I had been asked my availability a few months before, but it was only a week or so ago I was invited to join the show and take on the role of Peter. (I thought Judas might have been more appropriate, but that role had been taken!!!)

When I was first approached I decided to listen to the album online to get a feel for the work.  Knowing how my brain works I decided that there wasn’t much point in learning things too early otherwise I’d forget it all.

On the train to London with Aled Wood from the BBC and Steve Balsamo.

I would do all of my prep on the train journey down to Eastbourne.  That was my first mistake.  I arrived at Swansea High Street to find the train was late.  As I stood on the platform I saw Steve Balsamo, the world’s favourite Jesus from Superstar.  OK, with so much gossip to catch up on I realised I would have to write the trip off when it came to swotting my part.

Adrian Snell on the train to Eastbourne.

I boarded the train at Victoria bound for Eastbourne with good intentions.  It was then I bumped into Adrian Snell himself.  We have 30 years to catch up on. I put my headphones back into my bag and we started reminiscing.

Rehearsing with the band.

My first real work on the project came in rehearsal that night.  I had just met all of the Dutch players and singers. They were lovely, welcoming and well prepared.  Having already done the show in previous incarnations and also recently performed 5 shows in Holland they knew it inside out. I had some notes, but I was really in at the deep end.

The role of Peter involved one major solo section. The action takes place after Jesus has been betrayed.   Peter is accused by a servant girl of being one of Jesus’s friends.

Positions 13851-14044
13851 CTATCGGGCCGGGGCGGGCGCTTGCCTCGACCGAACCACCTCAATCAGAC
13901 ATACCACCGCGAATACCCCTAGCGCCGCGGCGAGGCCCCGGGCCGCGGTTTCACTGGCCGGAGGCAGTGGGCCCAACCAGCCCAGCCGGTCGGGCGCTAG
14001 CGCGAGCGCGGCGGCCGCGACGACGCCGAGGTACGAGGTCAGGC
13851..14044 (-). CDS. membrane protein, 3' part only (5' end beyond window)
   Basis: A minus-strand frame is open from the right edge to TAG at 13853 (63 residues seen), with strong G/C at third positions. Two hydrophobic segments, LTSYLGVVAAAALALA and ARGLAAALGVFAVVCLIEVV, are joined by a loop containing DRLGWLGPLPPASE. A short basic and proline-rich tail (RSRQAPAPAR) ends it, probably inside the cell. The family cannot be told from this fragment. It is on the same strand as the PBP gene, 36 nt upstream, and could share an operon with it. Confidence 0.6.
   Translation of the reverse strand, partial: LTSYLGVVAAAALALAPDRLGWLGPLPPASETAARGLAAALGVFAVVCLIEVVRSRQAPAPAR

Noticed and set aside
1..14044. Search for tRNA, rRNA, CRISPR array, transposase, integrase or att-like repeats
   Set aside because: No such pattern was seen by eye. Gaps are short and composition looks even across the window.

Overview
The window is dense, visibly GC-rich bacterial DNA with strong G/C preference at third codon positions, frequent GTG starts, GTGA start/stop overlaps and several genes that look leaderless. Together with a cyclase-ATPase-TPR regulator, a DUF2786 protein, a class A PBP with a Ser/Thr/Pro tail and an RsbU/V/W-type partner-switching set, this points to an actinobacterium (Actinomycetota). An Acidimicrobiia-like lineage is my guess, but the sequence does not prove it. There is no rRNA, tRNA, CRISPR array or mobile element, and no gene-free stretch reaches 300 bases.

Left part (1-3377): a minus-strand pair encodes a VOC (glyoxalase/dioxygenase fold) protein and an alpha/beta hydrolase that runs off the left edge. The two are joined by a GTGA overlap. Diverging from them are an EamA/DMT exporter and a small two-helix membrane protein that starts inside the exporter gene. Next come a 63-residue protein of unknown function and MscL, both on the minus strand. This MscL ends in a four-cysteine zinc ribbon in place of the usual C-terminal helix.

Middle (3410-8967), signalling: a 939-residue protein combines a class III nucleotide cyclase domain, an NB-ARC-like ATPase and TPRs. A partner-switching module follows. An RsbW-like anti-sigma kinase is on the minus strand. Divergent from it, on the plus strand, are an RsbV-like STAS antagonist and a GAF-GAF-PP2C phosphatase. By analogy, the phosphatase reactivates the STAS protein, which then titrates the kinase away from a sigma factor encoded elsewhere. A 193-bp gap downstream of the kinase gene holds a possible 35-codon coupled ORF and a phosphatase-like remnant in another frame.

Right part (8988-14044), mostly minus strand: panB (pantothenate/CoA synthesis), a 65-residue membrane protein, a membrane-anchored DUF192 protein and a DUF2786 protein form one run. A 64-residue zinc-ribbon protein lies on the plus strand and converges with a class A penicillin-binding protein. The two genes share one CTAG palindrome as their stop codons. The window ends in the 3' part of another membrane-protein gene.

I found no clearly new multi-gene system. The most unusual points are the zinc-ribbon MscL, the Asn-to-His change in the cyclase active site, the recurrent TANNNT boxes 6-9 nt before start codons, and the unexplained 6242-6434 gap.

13 lines, that’s all it was.  In rehearsal I had them written out, but I knew that come Friday I would have to know them by heart.

As I trudged around Eastbourne on Saturday I had the song on repeat.  I’d stop it and try to remember.  In fairness I did know all of the words but as Eric Morcombe once said of this piano playing, not necessarily in the right order.

There’s something about performing in front of a live audience that heightens the senses.  I was so concerned about remembering the words that I unintentionally walked out centre stage about 8 bars earlier than I needed.  Finding myself in the spotlight I decided on a little ‘method acting’. Imaging Peter finding himself in the same exposed position on the night he betrayed Jesus I acted being embarrassed and trying to hide by grabbing my jacket close to myself and staring into the distance…centre stage.

On Saturday the whole show moved to London.  The afternoon was busy rehearsing in a full orchestra and a Chamber Choir.  It was a lovely surprise to meet some old friends.  Old Dynevor school friend Nigel Hiscock was on French horn and Rachel Davies from Clydach was on the harp.

Again, I spent every free moment trying to remember my lines.  The moment came for me to step into the spotlight and having enjoyed my method acting so much the night before I was encouraged to go early again. With my solo done I started to relax and enjoy the rest of the show.

The evening ended in a standing ovation and the biggest smile on Adrian Snell’s face.

It was a joy to be part of ‘The Passion’ Revival 2024 and I’m sure there’s plenty more to come from Adrian.  Now all I need to do is brush up on my Dutch and I’ll be flying too.